Testing Rebecca Black’s Claims

Posted by Kurt on March 25th, 2011

I was unsure about some of the bold claims that Rebecca Black made in her latest hit video, so I wrote some unit tests for it. It turns out she is telling the truth!

public void testRebeccaIsntLying() {
    Calendar rebeccasCalendar =
        Calendar.getInstance(TimeZone.getTimeZone("America/Los_Angeles"));

    // The song went viral on Friday, March 11, 2011
    rebeccasCalendar.set(2011, Calendar.MARCH, 11);

    // Yesterday was Thursday, Thursday
    rebeccasCalendar.add(Calendar.DAY_OF_MONTH, -1);
    assertEquals(Calendar.THURSDAY, rebeccasCalendar.get(Calendar.DAY_OF_WEEK));

    // Today i-is Friday, Friday (Partyin’)
    rebeccasCalendar.set(2011, 2, 11);
    assertEquals(Calendar.FRIDAY, rebeccasCalendar.get(Calendar.DAY_OF_WEEK));

    // Tomorrow is Saturday
    rebeccasCalendar.add(Calendar.DAY_OF_MONTH, 1);
    assertEquals(Calendar.SATURDAY, rebeccasCalendar.get(Calendar.DAY_OF_WEEK));

    // And Sunday comes afterwards
    rebeccasCalendar.add(Calendar.DAY_OF_MONTH, 1);
    assertEquals(Calendar.SUNDAY, rebeccasCalendar.get(Calendar.DAY_OF_WEEK));
  }

I sent this code out for review at work, and received quite a bit of insightful feedback from my co-workers:

  • As you mentioned two lines up, “yesterday was Thursday, Thursday”. Do we need to assertEquals twice?
  • I appreciate the attempt, but I have to say I find your test lacking. For starters, you only assert that yesterday was Thursday once.  I’d see two sequential assertions as the absolute minimum. More concerningly, a crucial property of the calendar is that it can be used to determine whether or not we need to get down.  Yet I see no assertion that we need to get down if and only if it is indeed Friday. Even if, in fact, it proves that no one is looking forward to the weekend, I don’t believe your test will catch it, to say nothing of our current observed state of partying. But these are just examples.  Who needs a Calendar object if this is all it’s good for?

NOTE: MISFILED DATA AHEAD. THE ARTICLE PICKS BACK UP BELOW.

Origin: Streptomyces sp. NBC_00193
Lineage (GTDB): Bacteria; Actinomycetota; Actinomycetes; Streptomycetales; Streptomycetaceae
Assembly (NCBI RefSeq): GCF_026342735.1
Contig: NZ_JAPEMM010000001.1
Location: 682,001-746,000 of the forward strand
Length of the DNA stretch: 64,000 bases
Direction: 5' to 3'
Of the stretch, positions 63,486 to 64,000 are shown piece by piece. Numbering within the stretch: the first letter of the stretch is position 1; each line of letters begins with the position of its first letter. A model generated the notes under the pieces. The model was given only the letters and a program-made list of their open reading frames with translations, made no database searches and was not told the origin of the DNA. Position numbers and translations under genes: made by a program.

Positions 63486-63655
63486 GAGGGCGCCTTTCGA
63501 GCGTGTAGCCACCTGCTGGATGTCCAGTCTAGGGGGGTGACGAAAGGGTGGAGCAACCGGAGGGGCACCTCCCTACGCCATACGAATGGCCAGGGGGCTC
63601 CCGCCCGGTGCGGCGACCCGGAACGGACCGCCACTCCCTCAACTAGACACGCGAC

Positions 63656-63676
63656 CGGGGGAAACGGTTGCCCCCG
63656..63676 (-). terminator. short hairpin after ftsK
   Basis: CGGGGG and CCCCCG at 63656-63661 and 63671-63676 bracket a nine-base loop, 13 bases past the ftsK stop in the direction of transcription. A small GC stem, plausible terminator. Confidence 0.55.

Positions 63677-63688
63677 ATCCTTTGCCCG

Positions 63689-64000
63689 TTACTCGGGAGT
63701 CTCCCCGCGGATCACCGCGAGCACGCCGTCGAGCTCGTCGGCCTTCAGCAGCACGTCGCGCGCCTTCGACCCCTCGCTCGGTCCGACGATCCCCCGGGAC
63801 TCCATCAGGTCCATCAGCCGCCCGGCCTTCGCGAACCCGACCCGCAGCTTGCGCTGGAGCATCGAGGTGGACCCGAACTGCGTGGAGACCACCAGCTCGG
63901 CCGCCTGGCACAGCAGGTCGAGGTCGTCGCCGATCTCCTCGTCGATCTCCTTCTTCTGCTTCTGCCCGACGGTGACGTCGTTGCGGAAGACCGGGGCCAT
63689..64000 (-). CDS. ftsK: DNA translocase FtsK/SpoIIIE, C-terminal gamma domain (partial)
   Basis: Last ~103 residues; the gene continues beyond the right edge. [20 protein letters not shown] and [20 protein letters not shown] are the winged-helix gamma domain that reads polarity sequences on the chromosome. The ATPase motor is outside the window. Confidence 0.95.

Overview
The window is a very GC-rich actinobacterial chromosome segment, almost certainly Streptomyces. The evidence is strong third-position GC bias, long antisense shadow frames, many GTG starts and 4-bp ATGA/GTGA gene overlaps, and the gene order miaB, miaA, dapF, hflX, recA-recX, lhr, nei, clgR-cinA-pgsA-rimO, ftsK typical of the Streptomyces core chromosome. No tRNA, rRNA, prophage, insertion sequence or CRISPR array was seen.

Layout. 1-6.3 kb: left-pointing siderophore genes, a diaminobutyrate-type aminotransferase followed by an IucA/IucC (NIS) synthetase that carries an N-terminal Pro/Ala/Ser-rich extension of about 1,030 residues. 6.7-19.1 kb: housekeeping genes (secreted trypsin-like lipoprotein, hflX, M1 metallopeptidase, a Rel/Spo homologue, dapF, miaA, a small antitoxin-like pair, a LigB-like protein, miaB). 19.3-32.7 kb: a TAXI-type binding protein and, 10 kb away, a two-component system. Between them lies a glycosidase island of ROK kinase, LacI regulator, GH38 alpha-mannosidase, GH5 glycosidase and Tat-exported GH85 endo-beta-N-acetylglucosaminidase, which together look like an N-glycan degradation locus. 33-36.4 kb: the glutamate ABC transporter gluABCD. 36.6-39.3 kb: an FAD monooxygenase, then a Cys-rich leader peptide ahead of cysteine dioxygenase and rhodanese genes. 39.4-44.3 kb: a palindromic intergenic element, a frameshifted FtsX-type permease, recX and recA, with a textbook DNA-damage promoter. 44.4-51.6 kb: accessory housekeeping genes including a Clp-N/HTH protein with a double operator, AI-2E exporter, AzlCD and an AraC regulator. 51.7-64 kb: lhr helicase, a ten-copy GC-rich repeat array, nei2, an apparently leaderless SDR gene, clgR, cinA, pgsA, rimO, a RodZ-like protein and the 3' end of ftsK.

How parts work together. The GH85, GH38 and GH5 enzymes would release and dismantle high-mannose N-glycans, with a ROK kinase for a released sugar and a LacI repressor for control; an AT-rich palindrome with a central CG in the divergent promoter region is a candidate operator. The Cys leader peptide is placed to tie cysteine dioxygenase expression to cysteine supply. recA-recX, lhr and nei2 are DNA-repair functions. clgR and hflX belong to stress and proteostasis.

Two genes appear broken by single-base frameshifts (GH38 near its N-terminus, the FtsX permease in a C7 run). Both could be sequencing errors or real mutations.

• Shouldn’t the time zone be determined dynamically? Rebecca may be traveling.
  • I’d ask you to assert that she has chosen the appropriate seat, but this may be out of the scope of this change.  A TODO will be fine.
  • While you are adding the above test, I would like you to consider updating this test case as well to assert that Rebecca is indeed looking forward to the weekend, as well as partying partying during the weekend, as appropriate given the day.
  • Can you devise tests for the following constraints made in the original documentation: 1. Gotta get down on Friday.  (e.g. ASSERT(didGetDown) 2. Everybody’s looking forward to the weekend.

Data structure for weighted sampling

Posted by Kurt on March 9th, 2009

I was asked the following question: Design a data structure that supports 2 operations:

  • insert(element, weight)
  • sample()

When you insert an element into the data structure, you specify a weight. This weight divided by the total of the other weights in the data structure, is the probability that the item is returned when sample() is invoked. You should design your data structure with both speed and space in mind.

Here is a good solution. The insert() operation requires O(1) constant amortized time and the sample() operation requires O(lg n) time due to binary search. The space requirements is O(n) as well.

public final class BinarySearchWeightedSampler<E> {
  private final List<E> elements;
  private final List<Double> weights;

  public BinarySearchWeightedSampler() {
    this.elements = new ArrayList<E>();
    this.weights = new ArrayList<Double>();
  }

  public void insert(E element, double weight) {
      elements.add(element);
      if (weights.isEmpty()) weights.add(weight);
      else weights.add(weight + weights.get(weights.size() - 1));
  }

  public E sample() {
    return elements.get(
        binarySearch(Math.random(), 0, weights.size() - 1,
                     weights.get(weights.size() - 1)));
  }

  private int binarySearch(double val, int low, int high,
      double totalWeight) {
    if (high < low) return low;
    int mid = low + ((high - low) / 2);
    int midValue = weights.get(mid) / totalWeight;
    if (midValue > val)
      return binarySearch(val, low, mid - 1, totalWeight);
    else if (midValue < val)
      return binarySearch(val, mid + 1, high, totalWeight);
    else
      return mid;
  }
}

If we ignore the space requirements and assume the weights have finite precision (I chose integers for clarity, but any finite precision number can be made to work), we can sample in O(1) constant time:

public final class DiscreteWeightedSampler<E> {
  private final List<E> elements;

  public DiscreteWeightedSampler() {
    this.elements = new ArrayList<E>();
  }

  public void insert(E element, int weight) {
    for (int i = 0; i < weight; ++i) {
      elements.add(element);
    }
  }

  public E sample() {
    return elements.get((int) (Math.random() * elements.size()));
  }
}

Modified version of Webby Blue
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